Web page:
The Northern Mockingbird or Mimus polyglottos is a songbird commonly found in North America. They are a unique songbird species that imitate the sounds other birds make and incorporate them into their song repertoires.
Calls and Songs
Among the songs in the northern mockingbird’s repertoire, more than half are imitated from the sounds other creatures make. In fact, it’s the scientific name, Mimus polyglottos is Latin for many-tongued mimic because of this. The chirrs and cups of the American Robin, the jeers of the Bluejay, and the calls of the Great Crested Flycatcher are some of the sounds the mockingbird imitates.
This mimicry is thought to be a form of sexual selection, by which the competition of male mockingbirds and the female bird’s choice of mate is correlated with the size of the male mockingbird’s song repertoire.
There are four scientifically recognized mockingbird calls: the hew call, nest relief call, that bursts, and the begging call. The hew call is used for when a potential nest predator is sighted, when chasing another mockingbird, or when males interact with females. Chatbursts are used by mockingbirds all through-out the year while the begging call and nest relief calls are used only by male northern mockingbirds.
Northern Mockingbirds can sing for hours. They can be heard chirping and calling at different times of the day in seemingly random times. However, most singing normally occurs in the morning. Nocturnal singing was also observed to occur when the bright light of a full moon showed. They have also been seen to start singing around half-an-hour to an hour before the sun rises.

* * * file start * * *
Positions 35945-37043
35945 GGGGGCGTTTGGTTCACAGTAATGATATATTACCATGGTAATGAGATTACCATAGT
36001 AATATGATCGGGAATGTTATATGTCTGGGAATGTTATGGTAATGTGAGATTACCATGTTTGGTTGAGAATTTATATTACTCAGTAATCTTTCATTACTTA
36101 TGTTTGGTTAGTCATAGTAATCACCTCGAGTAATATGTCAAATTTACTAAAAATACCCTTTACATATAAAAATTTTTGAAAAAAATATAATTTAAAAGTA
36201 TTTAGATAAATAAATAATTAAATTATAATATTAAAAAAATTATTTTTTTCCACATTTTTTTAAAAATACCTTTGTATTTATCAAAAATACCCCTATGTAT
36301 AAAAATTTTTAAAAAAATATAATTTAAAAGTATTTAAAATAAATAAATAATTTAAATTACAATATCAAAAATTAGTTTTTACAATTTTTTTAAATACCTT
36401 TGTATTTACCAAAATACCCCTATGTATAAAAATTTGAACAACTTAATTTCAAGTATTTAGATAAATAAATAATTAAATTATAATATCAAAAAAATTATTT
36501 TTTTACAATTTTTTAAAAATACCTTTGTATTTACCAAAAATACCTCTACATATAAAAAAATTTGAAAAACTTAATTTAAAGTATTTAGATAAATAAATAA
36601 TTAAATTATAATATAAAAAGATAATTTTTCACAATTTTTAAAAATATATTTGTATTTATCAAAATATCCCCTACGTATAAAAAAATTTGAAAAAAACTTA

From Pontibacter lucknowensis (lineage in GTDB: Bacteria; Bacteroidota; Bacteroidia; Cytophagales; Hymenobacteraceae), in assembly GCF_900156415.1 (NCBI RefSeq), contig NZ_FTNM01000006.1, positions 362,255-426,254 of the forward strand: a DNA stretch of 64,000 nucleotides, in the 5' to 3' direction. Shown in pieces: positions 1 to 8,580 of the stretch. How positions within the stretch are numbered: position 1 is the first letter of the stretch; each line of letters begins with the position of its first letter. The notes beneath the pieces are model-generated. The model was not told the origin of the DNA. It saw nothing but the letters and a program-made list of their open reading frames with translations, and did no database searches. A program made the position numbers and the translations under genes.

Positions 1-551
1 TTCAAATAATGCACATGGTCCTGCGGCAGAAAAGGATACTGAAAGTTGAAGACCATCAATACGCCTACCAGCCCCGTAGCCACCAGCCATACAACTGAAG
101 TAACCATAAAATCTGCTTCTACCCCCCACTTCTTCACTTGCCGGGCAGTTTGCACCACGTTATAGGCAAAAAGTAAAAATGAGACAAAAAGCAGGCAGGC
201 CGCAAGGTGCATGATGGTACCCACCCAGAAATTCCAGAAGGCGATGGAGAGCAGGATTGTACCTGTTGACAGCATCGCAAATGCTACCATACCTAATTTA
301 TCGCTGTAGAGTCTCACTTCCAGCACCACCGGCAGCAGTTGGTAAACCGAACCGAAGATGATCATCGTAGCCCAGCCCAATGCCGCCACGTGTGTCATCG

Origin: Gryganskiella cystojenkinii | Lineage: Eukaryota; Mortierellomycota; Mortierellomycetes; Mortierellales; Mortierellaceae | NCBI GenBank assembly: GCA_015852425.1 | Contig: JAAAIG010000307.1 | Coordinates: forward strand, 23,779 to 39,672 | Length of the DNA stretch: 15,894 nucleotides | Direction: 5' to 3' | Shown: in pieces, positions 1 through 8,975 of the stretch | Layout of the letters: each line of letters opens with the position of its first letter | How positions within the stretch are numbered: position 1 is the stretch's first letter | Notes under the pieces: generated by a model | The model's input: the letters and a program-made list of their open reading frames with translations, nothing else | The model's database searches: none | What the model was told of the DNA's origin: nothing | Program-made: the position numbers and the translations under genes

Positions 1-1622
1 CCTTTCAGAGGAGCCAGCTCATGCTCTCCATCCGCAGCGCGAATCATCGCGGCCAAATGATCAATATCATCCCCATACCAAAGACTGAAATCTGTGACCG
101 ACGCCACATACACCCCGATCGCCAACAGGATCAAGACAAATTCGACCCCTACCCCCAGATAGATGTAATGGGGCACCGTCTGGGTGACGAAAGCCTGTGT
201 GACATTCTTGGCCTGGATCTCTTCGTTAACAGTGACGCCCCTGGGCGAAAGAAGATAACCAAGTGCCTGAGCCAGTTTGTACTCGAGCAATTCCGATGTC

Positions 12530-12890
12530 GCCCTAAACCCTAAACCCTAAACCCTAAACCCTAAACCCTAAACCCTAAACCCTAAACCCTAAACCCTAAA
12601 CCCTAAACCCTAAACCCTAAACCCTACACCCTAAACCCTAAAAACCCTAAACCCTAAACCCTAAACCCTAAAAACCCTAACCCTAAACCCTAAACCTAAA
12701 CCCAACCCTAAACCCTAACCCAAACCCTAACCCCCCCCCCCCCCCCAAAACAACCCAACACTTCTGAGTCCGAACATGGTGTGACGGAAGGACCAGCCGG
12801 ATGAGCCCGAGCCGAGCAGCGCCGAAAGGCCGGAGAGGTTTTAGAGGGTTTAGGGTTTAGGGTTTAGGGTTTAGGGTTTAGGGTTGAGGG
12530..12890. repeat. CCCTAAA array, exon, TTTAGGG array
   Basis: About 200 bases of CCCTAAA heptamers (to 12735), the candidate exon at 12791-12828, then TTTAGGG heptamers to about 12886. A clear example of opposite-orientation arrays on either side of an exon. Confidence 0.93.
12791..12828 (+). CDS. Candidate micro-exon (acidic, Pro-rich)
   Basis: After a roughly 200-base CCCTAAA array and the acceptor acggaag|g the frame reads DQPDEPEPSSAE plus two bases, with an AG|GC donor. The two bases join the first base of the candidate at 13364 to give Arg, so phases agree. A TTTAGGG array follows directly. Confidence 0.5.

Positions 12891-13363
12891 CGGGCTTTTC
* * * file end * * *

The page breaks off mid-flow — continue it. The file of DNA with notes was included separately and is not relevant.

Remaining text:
Learners For Life
Mockingbirds are also opened-ended learners, which means that they learn new songs all throughout their lives. A mature mockingbird will have learned anywhere from forty to one-hundred-fifty different songs and sounds in its lifetime. Of course, it must be noted that mockingbirds are sedentary birds, which means that most of the sounds they learn will be from local species.
Birds have been known to be one of the most intelligent creatures on earth. This is especially true with the northern mockingbird. The mockingbird has been shown to recognize individual humans, especially those who it felt were threatening and were a danger to its nest. These birds also recognize breeding areas and are more likely to return to those areas where they had the most success in the past.
The Northern Mockingbird in Culture
The Northern Mockingbird is also a staple in American culture, featuring in the title and the principle metaphor in Harper Lee’s classic “To Kill a Mockingbird.” It represented innocence and generosity. Atticus Finch, a central character, says that to kill a mockingbird is a sin “because they do not do anything but sing their hearts out for us.”
And sing their hearts out they do. The songs sung by the northern mockingbird are the purest representation of nature in sound. By singing for hours and hours on end, the Northern Mockingbird is a master of song.